If there is one word I hate more than any other word in the English language, it is the word “try.” Well, and the word “moist.” But today I’m talking about “try.”
In a business/office sense, I hate it because it is a sign of inability. Want to make everyone lose confidence in your competence? Start using it a ton.
In my opinion, you’re either going to get something done, or you are not going to get something done. When someone has said that they will try to get something to me or they are going to try to figure something out, it’s a guaranteed no-go. If you had any confidence at all whatsoever in your abilities, you would not say you’d try. You would say that you will.
Have you ever been planning an event/benefit/party/social and people were going to try to find time to volunteer? Try to attend? Try to bring an hors d’oeuvres? Events would be volunteer-less and guest-less, with starving attendants if you relied on people trying to accomplish tasks.
Moving from the North, where people don’t care if they offend you, to the South where it’s a cardinal sin, I’ve had to learn when a yes actually is code for a polite no. Usually it involves an “I’ll try…”
The polite decline of exercise
My annoyance of hearing this word peaked after hearing myself use it every day for about a month. Yep, I’m a culprit of the “I’ll try” syndrome.
Want to know how often I went to the gym after saying “I’ll try to make it after work,” or “I’ll try if I’m not too exhausted,” or (my personal favorite) “I’ll try to wake up in the morning.” It’s about the same number of times as I volunteer to take out the trash. (Psst here’s a hint. M and I have lived together since October. I have taken the trash out zero times in six months. No you cannot have him.)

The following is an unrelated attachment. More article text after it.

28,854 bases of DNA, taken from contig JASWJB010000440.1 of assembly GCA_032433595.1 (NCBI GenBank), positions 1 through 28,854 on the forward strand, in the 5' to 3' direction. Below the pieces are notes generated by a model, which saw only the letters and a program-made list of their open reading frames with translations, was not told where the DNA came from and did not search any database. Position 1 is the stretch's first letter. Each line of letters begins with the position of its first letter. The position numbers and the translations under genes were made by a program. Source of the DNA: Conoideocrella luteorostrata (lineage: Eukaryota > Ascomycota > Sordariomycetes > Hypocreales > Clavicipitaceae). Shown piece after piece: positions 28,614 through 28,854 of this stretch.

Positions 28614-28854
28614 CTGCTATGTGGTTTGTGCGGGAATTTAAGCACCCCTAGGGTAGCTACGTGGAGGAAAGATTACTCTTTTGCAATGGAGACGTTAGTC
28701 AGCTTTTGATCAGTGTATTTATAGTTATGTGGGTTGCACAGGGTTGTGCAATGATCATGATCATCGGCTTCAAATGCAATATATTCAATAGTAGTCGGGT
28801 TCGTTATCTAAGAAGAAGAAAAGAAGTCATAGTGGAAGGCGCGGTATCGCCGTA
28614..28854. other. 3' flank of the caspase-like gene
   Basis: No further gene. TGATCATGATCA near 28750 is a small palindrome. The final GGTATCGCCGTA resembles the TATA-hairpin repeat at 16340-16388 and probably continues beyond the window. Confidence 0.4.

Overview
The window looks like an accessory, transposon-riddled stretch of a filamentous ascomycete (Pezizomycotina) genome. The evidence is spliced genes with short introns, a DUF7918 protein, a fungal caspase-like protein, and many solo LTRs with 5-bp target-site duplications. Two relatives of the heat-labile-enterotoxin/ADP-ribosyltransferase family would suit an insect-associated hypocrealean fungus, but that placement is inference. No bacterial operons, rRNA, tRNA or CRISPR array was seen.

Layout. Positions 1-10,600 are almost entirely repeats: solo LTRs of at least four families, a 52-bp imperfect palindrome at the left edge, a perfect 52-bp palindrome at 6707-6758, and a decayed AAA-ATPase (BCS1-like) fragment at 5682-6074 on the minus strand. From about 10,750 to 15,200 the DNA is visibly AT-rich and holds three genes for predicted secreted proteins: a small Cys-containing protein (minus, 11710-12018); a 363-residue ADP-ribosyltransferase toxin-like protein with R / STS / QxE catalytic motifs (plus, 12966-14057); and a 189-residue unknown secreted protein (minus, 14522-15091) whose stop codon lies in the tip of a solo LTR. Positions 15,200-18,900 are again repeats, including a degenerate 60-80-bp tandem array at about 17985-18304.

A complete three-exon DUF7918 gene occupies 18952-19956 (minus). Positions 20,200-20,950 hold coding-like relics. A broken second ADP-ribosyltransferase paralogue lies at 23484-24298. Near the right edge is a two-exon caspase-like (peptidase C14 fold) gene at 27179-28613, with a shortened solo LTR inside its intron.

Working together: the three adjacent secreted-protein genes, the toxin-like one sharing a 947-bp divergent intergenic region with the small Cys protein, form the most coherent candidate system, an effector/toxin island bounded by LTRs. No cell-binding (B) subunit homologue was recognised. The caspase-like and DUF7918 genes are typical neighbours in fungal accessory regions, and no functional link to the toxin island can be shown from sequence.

Allowing myself to get trapped by the try resulted in total absence of physical activity for far too long. I’d wake up groggy and have no energy during the day because I didn’t get my workout in, and then I wouldn’t go to the gym because I was only going to try to go if I wasn’t too tired. Vicious circle.
In order to get through those days where I’d rather eat cake and watch reruns of Friends, I scheduled my workouts in my Outlook Calendar. And in my adorable Lilly Pulitzer agenda. And on my wall calendar. And on our dry erase board calendar in the hallway by the laundry room. And on a sticky note on my work computer. You get the picture.
If it was an official appointment, I couldn’t just ignore it. Time was saved each day, and I didn’t schedule things over it, mostly because it would have been far to much work to change all my calendars. See? Laziness can have its perks.
But in all seriousness, I did get to the point where when I scheduled my gym time/boxing class/etc. I would look forward to that appointment. It was the highlight of many days, especially if they were particularly stressful. I promise—stick to it and you may just find yourself looking forward to your 5:30pm boxing class. It sure beats that 8:00am staff meeting with that manager that makes you cringe. You know who I’m talking about.
Try not to spit in their coffee 😉